Posted by Billy McGee on September 18, 2001.
Could anyone give me the history of a Dutch ship called Sommeldijk, before, during, and after WWII. Thanks in advance.
Posted by Th. Dorgeist Marine - Doku - Zen. Th. Dorgeist@Web.de
on September 18.
Hallo Bily !
Es müßte sich um das Motorschiff SOMMELSDYK der Holland Amerika Lijn handeln.
9227 BRT 1939 in Odense gebaut
05.1940 Bei der Besetzung der Niederlande durch Deutschland ist SOMMELSDYK in New York und blieb dann wohl dort im Einsatz der Niederländischen Regierung.
1942 in San Francisco zum Truppentransporter umgebaut
25.12.1944 Im Golf von Leyte vor Samar durch einen japanischen Flugzeugtorpedo schwer beschädigt und sechs Monate später zur Reparatur nach New York geschleppt.
1946 an die Reederei zurück gegeben und in Holland zum Frachtschiff zurück gebaut.
1965 in Spanien abgewrackt.
Posted by Billy McGee on September 18.
Please forgive my ignorance, I only know English, if you could translate your message about the Sommeldijk. Thank you
Posted by Roger W Jordan firstname.lastname@example.org
on September 19.
Sommelsdijk was completed by Odense Staalskibsvaerft ved AP Moller, Odense, Denmark, in September 1939 and was intended for the Holland-Amerika Lijn service from Rotterdam to the Netherlands East Indies.
When the dangers of the war in Europe became apparent, Sommelsdijk, and her sistership Sloterdijk, were transferred to the HAL service from New York to Java, a service from which the company had withdrawn during the slump in 1931.
When Germany invaded the Netherlands in May 1940 the vessel was in New York, and came under Allied control. In 1942 she was at San Francisco and was converted into a troop and war materials transport for service in the Pacific, and she commenced this in May 1943, based at San Francisco.
During 1944 she made four voyages across the Pacific to war zone locations including Noumea and Eniwetok and on Dec 23 that year was one of 70 US and Allied ships anchored in Leyte Gulf. She had on board 2500 "Seebees" and trucks and construction equipment. On Dec 25, she was hit by a torpedo from a Japanese aircraft; six people were killed and fires started in Nos 1 and 2 holds. HMAS Gascoyne and USS Buttonwood took off the Seebees and Gascoyne pumped water into the holds throughout the following night in a successful effort to extinguish the fire. The bow of the vessel was aground and the propellers were out of the water. The hole in her side measured 20 ft by 30 ft. After unloading her cargo, she was patched up by the US Navy at Leyte. On June 30 1945 she arrived at New York for permanent repairs.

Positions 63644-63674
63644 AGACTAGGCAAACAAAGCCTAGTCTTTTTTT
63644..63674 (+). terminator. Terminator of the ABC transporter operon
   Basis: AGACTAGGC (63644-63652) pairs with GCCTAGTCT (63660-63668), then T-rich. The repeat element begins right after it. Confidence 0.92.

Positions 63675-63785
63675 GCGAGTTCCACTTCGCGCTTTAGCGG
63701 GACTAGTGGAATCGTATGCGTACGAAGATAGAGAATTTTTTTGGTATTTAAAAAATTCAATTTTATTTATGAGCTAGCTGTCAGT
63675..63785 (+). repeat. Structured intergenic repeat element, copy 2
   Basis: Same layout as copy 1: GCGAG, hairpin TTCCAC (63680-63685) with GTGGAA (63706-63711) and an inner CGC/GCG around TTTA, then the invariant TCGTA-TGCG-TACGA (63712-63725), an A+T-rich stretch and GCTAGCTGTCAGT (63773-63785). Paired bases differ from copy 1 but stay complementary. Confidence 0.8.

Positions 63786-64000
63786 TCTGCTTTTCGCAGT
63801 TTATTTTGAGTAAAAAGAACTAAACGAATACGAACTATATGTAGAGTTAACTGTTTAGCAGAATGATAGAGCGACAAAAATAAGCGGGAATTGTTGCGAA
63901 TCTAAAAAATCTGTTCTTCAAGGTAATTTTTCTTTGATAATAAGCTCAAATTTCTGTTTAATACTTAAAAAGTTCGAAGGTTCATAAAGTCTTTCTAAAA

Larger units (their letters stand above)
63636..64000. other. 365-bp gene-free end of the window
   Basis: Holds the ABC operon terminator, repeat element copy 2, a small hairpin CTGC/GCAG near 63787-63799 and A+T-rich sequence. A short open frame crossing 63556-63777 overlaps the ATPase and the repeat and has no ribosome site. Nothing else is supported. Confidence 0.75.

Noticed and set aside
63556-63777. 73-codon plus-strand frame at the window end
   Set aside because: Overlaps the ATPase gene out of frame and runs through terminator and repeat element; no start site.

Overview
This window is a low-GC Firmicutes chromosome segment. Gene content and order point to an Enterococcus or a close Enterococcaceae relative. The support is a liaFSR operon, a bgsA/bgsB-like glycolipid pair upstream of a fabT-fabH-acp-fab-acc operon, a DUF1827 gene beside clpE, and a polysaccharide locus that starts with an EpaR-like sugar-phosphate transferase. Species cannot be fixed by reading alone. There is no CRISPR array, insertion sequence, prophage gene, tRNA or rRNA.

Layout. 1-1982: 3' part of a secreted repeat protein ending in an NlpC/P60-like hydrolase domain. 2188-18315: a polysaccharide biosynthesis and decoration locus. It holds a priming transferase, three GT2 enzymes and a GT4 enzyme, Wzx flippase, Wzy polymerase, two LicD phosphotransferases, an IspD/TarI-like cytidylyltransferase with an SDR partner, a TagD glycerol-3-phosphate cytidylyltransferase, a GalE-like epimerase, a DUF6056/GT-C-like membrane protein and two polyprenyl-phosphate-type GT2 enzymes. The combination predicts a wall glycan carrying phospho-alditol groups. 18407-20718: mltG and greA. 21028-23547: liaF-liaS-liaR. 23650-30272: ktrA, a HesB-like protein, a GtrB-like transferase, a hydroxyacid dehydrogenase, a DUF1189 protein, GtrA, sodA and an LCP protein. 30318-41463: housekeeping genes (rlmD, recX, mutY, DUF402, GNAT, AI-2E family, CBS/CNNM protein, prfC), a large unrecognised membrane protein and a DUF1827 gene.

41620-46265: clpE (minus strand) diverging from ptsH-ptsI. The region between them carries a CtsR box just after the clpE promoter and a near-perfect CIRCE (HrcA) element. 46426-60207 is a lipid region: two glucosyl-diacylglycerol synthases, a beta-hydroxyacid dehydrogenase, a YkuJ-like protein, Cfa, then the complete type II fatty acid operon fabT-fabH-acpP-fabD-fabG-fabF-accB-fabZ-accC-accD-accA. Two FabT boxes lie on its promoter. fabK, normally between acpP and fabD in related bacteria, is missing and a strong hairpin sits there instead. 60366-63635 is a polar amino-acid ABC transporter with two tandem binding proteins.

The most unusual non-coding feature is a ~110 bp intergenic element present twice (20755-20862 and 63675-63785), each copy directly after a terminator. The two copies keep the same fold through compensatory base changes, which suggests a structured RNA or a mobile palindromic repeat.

When the war in the Pacific ended, she was involved in New York to Europe voyages, still for the US military, and on Dec 22 1945 arrived back at New York at the end of this service.
She was released from trooping in Jan 1946 and returned to her Netherlands owners. She restarted commercial service in 1947 after a refit.
She later had a slight change of name to Sommelsdyk.
In 1965 she was sold to the Spanish shipbreaker JM Varella and renamed Somme for her delivery voyage from Rotterdam to Burriana (see below).
Here are some example postwar voyages that may be of interest:
Left Marseilles Nov 1 for Hampton Roads (military service); arrived New York Dec 22.
Left Houston Aug 9 and left New York Sept 3, for Macassar (left Oct 24) and Soengei Gerong
Left Rotterdam June 1 for Montreal
Left Djakarta Feb 21 for Colombo (left March 12) for New York
Left Semarang Nov 28 and left Djakarta Dec 2 for New York
left Charleston Aug 22 for Rotterdam and Hamburg
Left Hamburg Jan 22 for New Orleans (arrived Dec 2) and Galveston
1965 (final commercial voyage):
From Rotterdam, and Antwerp (left April 5), for Houston (arrived May 1) and Galveston;
Under the name Somme, arrived Burriana, Spain, on June 11 to be broken up by JM Varella.
Roger W Jordan